Venus LAOWA 15mm shift macro review
Review: Venus LAOWA 15mm f/4 Wide Angle Macro
Looking at the 15mm 1:1 macro shift lens
In 2015, Venus Optics (Anhui ChangGeng Optical Technology Company Ltd.) announced what is the widest angle shift lens and also the widest angle macro lens with 1:1 reproduction.
It is sold under the Laowa brand.
2018: Some higher resolution sample images added.
Available in a wide range of mounts, it comes in around £450 (inc. VAT) in the UK.
It so happens that I do some specialised macro work as part of Northlight Images’ business, and regularly use the Canon TS-E17mm tilt-shift lens for much of my architectural work.
The fully manual 15mm lens is an interesting proposition: macro -and- wide wide angle -and- shift. The UK importer of the lens kindly lent me one to try out.
I’ve also reviewed the Laowa 60mm 2x Macro
Note – all non square images here are uncropped
Although the 15mm works with full frame and crop sensors, it’s most likely to find use with smaller sensors where the image quality is better over the full field.
I tested the lens with a Canon 5Ds (50MP) and a Canon 100D (18MP), although it’s available in a good range of mounts: Nikon F / Canon EF / Pentax K / Sony A, E, FE / Fuji X / m43
On my 100D its equivalent field of view is that of a 24mm lens. Given how often I use the Canon TS-E 24mm for architectural work, I was curious to see if the Venus lens was going to be useful for photography of the built environment.
I’m of the opinion that photography with wide lenses needs rather more care with composition for images that work. Indeed, quite a few people moving on from a DSLR kit lens, where ‘wide’ is ~28mm, find 24mm taxing, and anything below 20mm difficult to get to work.
So, I’m used to using fairly up-market lenses in this area – how was this new lens (~£450 in the UK) going to perform?
The Venus LAOWA 15mm f/4 Wide Angle Macro shift lens
The lens is solidly built and comes with a petal style lens hood.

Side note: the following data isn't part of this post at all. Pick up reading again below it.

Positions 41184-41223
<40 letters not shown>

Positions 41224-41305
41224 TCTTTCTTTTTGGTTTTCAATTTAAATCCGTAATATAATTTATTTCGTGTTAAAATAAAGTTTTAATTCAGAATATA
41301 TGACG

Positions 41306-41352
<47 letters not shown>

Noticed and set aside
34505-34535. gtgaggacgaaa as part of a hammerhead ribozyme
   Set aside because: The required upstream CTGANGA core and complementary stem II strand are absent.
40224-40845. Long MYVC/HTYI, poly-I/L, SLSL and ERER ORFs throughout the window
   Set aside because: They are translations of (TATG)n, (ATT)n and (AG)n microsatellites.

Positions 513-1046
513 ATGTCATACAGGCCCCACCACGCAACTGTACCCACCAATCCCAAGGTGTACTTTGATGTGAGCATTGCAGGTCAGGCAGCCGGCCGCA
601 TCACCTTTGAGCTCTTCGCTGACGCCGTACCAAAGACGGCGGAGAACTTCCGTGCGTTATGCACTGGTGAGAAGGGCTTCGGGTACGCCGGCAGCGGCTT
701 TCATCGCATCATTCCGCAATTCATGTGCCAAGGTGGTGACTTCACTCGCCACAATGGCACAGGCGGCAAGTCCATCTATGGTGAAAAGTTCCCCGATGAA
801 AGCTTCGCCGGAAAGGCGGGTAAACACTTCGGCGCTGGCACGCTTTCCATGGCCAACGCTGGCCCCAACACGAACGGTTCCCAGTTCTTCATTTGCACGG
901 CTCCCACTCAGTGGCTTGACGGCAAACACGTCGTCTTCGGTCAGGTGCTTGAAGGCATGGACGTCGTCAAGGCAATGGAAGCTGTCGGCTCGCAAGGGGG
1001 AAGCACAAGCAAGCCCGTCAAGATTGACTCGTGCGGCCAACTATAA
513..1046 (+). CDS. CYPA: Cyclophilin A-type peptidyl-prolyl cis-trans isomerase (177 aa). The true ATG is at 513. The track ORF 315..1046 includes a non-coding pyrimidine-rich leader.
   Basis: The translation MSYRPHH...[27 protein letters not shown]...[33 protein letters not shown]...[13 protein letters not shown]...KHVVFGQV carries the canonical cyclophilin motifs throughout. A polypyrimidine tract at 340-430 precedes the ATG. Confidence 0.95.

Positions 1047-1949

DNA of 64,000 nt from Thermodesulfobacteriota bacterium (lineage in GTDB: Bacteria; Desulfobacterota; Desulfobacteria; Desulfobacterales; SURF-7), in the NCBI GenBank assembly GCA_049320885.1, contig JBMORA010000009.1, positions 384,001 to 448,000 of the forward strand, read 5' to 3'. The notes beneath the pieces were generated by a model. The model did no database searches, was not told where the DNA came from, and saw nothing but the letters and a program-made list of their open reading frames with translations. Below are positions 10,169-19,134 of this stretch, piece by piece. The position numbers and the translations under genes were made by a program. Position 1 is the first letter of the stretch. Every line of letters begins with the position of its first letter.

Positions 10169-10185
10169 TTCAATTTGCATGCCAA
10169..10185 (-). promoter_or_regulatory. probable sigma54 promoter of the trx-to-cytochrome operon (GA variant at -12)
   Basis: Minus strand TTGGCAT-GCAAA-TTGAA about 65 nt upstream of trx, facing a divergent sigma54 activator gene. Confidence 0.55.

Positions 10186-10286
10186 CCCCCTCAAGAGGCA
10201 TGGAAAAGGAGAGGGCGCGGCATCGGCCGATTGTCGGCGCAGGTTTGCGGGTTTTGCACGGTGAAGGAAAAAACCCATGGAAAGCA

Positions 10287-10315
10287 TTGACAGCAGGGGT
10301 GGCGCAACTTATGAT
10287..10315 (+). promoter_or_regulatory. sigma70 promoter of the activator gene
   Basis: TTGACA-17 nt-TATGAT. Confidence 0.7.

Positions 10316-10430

You might look at the picture above and expect something fairly light and plastic? Definitely not, this is a mainly metal lens that has the feel and solidity of some of my old Mamiya medium format lenses.
The aperture setting ring is at the front (caught me out a few times) and has no click stops.
It’s marked up to f/32, but goes past this, so actual minimum aperture could well be pushing f/64.
The focus throw is fairly small – around a quarter turn. Most of it is at the close focus end, so take care if using as a normal wide lens.
Note that the measurements are metric only…
The lever next to the red dot is the clamp holding the lens shift in place. I’ll come back to this in more detail.
Design and MTF chart
Sample photos and videos can be found in the maker’s web site (http://www.venuslens.net)
The lens feels hefty and attached to my cameras with a solid action.
There is no electronic communication with the camera, so for my Canons, the camera thinks you are shooting with no lens attached (aperture reads 00 in the viewfinder). This makes any exposure evaluation (even with liveview) problematic, so be prepared to move to a completely manual approach to your photography.
I don’t find this approach too taxing, since I invariably work in manual mode for my architecture work, but YMMV.
Looks fine on my Canon 1Ds mk3…